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Measuring a Nation’s Income

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1 Measuring a Nation’s Income

2 Economics Microeconomics Macroeconomics
Study of how households and firms Make decisions Interact in markets Write down an example Macroeconomics Study of economy-wide phenomena Including inflation, unemployment, and economic growth Write down another example

3 Economy’s Income & Expenditure
Gross Domestic Product (GDP) Measures the total income of everyone in the economy Measures the total expenditure on the economy’s output of goods and services For an economy as a whole Income must equal expenditure

4 Economy’s Income & Expenditure
Circular-flow diagram – assumptions: Markets Goods and services Factors of production Households Spend all of their income Buy all goods and services Firms Pay wages, rent, profit to resource owners

5 Figure 1 The Circular-Flow Diagram
Households buy goods and services from firms, and firms use their revenue from sales to pay wages to workers, rent to landowners, and profit to firm owners. GDP equals the total amount spent by households in the market for goods and services. It also equals the total wages, rent, and profit paid by firms in the markets for the factors of production.

6 The Measurement of GDP Gross domestic product (GDP)
Market value of all final goods and services Produced within a country In a given period of time “GDP is the market value…” Market prices - reflect the value of the goods

7 The Measurement of GDP “… of all…” All items produced in the economy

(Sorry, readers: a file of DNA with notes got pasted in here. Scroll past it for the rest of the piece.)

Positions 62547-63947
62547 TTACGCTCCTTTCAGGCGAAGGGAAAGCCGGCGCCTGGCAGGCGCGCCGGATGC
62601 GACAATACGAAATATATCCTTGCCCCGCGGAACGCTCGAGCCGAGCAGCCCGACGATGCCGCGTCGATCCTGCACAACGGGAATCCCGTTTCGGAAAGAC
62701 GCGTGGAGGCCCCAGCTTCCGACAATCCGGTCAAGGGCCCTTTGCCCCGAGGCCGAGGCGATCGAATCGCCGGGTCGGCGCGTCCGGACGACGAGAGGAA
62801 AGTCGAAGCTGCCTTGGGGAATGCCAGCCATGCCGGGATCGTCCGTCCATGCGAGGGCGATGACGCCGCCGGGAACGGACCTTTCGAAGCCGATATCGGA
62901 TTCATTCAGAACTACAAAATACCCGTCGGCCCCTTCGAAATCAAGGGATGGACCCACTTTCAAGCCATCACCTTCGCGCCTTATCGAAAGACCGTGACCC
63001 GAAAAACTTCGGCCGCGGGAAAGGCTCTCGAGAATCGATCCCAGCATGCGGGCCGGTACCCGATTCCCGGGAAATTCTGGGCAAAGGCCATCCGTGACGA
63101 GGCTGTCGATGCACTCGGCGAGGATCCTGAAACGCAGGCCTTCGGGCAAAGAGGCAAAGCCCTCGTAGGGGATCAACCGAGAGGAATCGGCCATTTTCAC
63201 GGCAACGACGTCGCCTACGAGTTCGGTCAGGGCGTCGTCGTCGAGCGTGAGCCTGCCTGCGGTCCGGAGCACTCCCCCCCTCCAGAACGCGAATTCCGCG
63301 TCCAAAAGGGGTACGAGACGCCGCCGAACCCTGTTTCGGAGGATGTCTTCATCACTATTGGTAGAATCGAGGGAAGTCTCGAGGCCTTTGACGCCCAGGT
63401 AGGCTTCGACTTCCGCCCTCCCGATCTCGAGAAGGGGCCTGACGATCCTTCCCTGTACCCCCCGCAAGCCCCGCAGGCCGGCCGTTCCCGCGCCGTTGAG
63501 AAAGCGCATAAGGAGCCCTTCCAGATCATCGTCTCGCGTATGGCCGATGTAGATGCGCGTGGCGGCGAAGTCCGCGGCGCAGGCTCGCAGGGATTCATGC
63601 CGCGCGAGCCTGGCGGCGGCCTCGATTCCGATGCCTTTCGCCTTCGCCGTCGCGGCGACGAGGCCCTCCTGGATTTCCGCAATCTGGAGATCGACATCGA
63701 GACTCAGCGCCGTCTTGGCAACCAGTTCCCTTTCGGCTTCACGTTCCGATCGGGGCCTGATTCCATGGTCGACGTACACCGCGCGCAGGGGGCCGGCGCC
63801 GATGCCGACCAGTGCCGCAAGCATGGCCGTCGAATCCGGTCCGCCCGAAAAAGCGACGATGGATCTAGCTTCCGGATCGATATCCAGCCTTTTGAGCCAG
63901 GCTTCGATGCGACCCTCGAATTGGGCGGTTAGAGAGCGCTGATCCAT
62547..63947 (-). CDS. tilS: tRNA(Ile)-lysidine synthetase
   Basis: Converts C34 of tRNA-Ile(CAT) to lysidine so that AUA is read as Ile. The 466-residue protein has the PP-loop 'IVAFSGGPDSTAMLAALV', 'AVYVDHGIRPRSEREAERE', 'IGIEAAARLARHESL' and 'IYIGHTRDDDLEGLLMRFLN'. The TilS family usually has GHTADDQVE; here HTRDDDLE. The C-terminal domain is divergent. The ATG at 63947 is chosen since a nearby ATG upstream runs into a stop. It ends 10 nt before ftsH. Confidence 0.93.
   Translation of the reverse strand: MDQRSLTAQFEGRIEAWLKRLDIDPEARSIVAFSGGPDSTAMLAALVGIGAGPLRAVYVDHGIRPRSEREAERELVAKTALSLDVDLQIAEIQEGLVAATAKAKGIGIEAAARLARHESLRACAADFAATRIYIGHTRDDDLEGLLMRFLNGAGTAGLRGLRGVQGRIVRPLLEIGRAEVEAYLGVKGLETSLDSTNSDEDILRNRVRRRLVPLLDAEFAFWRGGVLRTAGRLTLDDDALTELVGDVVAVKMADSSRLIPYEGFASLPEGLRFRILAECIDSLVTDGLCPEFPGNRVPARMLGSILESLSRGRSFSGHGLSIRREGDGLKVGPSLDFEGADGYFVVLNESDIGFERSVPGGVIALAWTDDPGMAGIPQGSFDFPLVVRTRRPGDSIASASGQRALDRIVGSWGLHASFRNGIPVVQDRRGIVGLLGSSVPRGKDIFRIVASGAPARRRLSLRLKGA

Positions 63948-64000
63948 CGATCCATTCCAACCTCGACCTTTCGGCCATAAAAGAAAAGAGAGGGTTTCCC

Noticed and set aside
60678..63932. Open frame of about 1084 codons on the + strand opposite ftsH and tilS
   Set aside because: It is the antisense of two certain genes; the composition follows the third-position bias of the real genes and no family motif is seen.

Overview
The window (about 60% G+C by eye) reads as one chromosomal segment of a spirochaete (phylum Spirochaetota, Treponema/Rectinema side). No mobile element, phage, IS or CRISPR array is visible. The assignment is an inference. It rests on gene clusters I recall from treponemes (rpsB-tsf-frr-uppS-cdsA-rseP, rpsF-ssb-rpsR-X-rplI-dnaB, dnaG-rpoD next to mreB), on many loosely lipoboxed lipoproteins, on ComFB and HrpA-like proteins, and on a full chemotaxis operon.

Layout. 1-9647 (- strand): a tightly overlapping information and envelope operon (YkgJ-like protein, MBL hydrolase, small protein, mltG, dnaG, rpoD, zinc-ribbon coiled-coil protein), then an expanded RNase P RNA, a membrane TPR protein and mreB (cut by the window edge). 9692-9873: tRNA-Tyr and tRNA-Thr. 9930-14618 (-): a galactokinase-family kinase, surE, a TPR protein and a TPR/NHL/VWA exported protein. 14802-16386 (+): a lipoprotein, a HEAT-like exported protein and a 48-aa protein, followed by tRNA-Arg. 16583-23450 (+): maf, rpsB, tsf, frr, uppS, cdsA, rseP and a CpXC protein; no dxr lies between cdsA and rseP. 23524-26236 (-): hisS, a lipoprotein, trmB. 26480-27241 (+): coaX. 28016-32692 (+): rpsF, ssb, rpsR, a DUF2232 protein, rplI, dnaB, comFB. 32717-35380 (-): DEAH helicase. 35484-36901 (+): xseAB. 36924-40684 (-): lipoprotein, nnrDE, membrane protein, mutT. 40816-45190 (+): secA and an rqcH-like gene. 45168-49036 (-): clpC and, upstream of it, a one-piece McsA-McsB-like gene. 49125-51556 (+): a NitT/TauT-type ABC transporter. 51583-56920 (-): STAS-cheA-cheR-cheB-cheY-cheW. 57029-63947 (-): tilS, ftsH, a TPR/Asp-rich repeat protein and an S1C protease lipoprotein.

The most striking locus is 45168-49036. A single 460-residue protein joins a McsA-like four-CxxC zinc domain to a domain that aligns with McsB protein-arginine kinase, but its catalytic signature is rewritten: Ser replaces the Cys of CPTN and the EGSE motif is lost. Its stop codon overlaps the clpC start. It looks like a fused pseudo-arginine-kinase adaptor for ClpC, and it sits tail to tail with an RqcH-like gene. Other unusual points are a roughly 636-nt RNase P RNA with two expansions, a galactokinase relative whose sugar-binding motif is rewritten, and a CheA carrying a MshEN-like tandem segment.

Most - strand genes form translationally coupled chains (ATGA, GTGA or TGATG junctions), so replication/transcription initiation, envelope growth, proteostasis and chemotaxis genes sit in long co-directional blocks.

And sold legally in markets Excludes most items Produced and sold illicitly Produced and consumed at home

8 The Measurement of GDP “… final…” “… goods and services…”
Value of intermediate goods is already included in the prices of the final goods “… goods and services…” Tangible goods & intangible services “… produced…” Goods and services currently produced

9 The Measurement of GDP “… within a country…”
Goods and services produced domestically Regardless of the nationality of the producer “… in a given period of time” A year or a quarter

10 The Components of GDP Y = C + I + G + NX Identity Y = GDP
C = consumption I = investment G = government purchases NX = net exports

11 The Components of GDP Consumption, C Investment, I
Spending by households on goods and services Exception: purchases of new housing Investment, I Spending on capital equipment, inventories, and structures Household purchases of new housing Inventory accumulation

12 The Components of GDP Government purchases, G
Government consumption expenditure and gross investment Spending on goods and services By local, state, and federal governments Does not include transfer payments

13 The Components of GDP Net exports, NX = Exports - Imports Exports
Spending on domestically produced goods by foreigners Imports Spending on foreign goods by domestic residents

14 The components of U.S. GDP
2009, GDP of the U.S. = $14 trillion GDP per person = $46,372 Consumption = $32,823 per person Investment = $5,278 per person Government purchases = $9,540 per person Net exports = –$1,269 per person